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GCM Commentary: Objective 22: Establish mechanisms for the portability of social security entitlements and earned benefits

last modified Nov 22, 2018 11:09 AM

Blog post written by Elspeth Guild, a RLI Senior Research Associate and Jean Monnet Professor ad personam (Queen Mary University of London), and forms part of a series of blog posts analysing the final draft (objective by objective) of the UN’s Global Compact for Safe, Orderly and Regular Migration.

 

The aim of Objective 22 is to resolve transnational social security problems for migrant workers and their families. The problem which it seeks to address is the inconsistencies and incompatibilities in national social security systems which result in migrant workers contributing to social security funds designed for their welfare but being unable to access benefits when, but for their status as migrants (or former migrants), they would be entitled. This is a frequent problem of migrant workers. In their host state, they contribute in their capacity as workers, to various social security systems, for health care, unemployment benefits, maternity care, pensions etc. As long as they remain resident in their host state (and in a regular status) they can usually access those benefits in their capacity as workers and former workers. But when they return to their home state or third state (should they do so) the lack of agreement between their states of residence and employment may mean that the benefits of their contributions are lost. It is a common principle of national social security systems that most benefits can only exceptionally be exported if a worker leaves the country. This can mean that a migrant worker who returns to his or her home state loses all accrued benefits. This may result in migrant workers being ‘trapped’ in their host state as the cost of leaving is the loss of all social benefits attached to that specific social security system. If they return to their home state to retire or to start a family, they may be destitute as a result if their only income was that resulting for their social security contributions in another state which contributions do not give rise to entitlements which are portable. Another consequence of the lack of coordination in social security across countries is that social contributions by migrant workers end up subsidising the social security funds for residents on the host state’s territory because the migrants are unable to access any benefits on account of their whereabouts (or in some cases status as migrants). Some commentators have likened this to theft.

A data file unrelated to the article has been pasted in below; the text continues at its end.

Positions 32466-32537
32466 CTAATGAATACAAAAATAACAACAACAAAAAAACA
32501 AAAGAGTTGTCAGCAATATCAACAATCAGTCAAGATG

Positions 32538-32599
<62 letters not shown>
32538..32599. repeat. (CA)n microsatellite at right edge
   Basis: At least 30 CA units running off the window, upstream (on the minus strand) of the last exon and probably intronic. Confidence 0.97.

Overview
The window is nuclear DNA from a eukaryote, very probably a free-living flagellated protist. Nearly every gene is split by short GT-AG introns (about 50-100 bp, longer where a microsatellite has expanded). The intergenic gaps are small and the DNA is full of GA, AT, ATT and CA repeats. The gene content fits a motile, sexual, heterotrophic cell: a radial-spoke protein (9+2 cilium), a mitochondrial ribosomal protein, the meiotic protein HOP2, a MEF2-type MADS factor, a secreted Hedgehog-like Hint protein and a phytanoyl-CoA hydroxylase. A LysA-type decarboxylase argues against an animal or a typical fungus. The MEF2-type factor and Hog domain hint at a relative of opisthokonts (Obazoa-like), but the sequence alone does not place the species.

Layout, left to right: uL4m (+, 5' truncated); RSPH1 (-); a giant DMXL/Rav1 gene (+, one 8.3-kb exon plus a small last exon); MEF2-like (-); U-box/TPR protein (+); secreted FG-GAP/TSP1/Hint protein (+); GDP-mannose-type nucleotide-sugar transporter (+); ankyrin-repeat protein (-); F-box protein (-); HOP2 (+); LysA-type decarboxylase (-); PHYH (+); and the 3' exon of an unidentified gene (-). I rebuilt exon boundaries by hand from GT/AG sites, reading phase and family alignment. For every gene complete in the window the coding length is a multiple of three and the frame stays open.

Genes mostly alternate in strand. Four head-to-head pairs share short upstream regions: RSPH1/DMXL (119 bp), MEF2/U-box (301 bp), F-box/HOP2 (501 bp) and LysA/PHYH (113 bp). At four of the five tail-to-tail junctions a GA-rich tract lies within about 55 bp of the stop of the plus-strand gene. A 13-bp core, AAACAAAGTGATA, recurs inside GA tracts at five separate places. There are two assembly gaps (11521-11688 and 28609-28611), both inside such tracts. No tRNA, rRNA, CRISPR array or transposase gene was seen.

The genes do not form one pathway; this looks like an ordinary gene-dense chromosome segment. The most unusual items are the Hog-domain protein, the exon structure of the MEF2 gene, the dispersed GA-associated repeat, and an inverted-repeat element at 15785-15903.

Full blog post here

 

Acknowledgements:

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